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Stress is your body’s response to certain situations. It is a subjective condition. Something that may be stressful for one person—speaking in public, for instance—may not be stressful for someone else. Not all stresses are "bad." For example, graduating from college may be considered a "good" form of stress.
Stress can affect your physical health, your mental health, and your behavior. In response to stressful stimuli, your body turns on its biological response. Chemicals and hormones are released that are meant to help your body rise to the challenge. Your heart rate increases, your brain works faster, you have more focus, and you experience a sudden burst of energy. This response is natural and basic; it’s what kept our ancestors from falling victim to hungry predators.
Stress overload, however, can have harmful effects. According to the American Psychological Association (APA), more than half of Americans report suffering the health effects of too much stress, and 22 percent say they are under "extreme" stress. We cannot eliminate stress from our lives, but we can learn to avoid and manage it.
No, not all stress is bad. In fact, it can be healthy because it helps us avoid accidents, power through unexpected deadlines, or stay clear-minded in chaotic situations. But stress is meant to be temporary. Once we’ve passed the "fight or flight" moment, our bodies should return to a natural state—heart rate slows, muscles release, breathing returns to normal. But the circumstances of chronic stress so many of us face as a result of the pressures and demands of our modern lives mean our bodies may frequently be in a heightened state with our heart pumping hard and our blood vessels constricted. Over time, these physiologic demands begin to take a toll on the body. This is the unhealthy side of stress.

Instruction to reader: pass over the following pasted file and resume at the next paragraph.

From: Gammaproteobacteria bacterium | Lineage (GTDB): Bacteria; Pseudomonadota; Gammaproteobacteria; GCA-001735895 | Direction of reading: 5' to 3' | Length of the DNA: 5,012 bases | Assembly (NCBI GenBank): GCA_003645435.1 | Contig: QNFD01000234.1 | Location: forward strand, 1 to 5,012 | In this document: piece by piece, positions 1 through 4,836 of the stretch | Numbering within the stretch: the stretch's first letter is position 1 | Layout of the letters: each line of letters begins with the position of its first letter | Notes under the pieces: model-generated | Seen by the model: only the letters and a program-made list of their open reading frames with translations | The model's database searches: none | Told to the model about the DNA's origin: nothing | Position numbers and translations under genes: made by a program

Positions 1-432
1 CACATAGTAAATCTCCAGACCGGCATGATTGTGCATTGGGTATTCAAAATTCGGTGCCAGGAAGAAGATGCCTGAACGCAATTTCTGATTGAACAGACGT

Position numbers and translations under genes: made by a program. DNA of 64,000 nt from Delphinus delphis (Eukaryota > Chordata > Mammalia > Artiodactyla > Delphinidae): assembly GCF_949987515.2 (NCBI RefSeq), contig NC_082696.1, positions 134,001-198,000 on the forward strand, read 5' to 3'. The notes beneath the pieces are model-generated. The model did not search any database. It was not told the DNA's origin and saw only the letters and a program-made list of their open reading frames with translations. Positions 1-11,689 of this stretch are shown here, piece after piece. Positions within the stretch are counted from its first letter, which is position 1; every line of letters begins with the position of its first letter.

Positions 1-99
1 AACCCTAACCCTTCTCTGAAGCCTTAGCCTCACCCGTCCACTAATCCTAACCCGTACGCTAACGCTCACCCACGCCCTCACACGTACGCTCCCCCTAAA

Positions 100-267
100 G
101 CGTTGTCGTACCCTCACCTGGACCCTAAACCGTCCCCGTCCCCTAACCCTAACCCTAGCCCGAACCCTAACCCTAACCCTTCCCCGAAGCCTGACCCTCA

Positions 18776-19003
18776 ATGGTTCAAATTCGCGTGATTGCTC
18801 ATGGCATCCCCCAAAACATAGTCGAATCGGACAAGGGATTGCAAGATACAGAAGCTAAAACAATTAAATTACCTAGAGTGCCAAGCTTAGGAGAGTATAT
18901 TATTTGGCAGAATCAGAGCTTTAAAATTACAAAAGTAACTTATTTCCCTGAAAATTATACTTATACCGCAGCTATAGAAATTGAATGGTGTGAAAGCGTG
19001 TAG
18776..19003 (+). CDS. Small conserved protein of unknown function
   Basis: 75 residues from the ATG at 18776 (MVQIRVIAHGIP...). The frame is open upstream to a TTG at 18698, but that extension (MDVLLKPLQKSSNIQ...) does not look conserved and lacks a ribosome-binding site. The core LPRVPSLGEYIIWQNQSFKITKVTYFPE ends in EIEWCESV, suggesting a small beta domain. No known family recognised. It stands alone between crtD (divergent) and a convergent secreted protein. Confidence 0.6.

Acute stress is your body’s immediate reaction to a new challenge, event, or demand—the fight or flight response. You may experience a biological response to cope with the pressures of a near-miss automobile accident, an argument with a family member, or a costly mistake at work. Acute stress isn’t always caused by negative stress; it’s also the experience you have when riding a roller coaster or having a person jump out at you in a haunted house.
Isolated episodes of acute stress should not have any lingering health effects. In fact, they might actually be healthy for you. Stressful situations give your body and brain practice in developing the best response to future stressful situations.
Severe acute stress such as stress suffered as the victim of a crime or life-threatening situation can lead to mental health problems, such as post-traumatic stress disorder or acute stress disorder.
If acute stress isn’t resolved and begins to increase or lasts for long periods of time, it becomes chronic stress. Chronic stress can be detrimental to your health. It can contribute to several serious diseases or health risks, such as heart disease, cancer, lung disease, accidents, cirrhosis of the liver, and suicide.
The goal of stress management isn’t to get rid of it completely. That would be entirely impossible. In fact, stress can be healthy in some situations.
Instead, the goal is to identify a person’s stressors—what it is that causes him or her the most problems, or demands the most energy—and find ways to overcome the negative stress those things normally induce.
By managing chronic stress and episodes of acute stress, when possible, you can reduce your risks of stress-related illnesses and disease. You will also feel better, think more clearly, and relate with others better without the distraction of stress.
Written by: the Healthline Editorial Team
Medically reviewed on: Jul 23, 2014: George Krucik, MD, MBA
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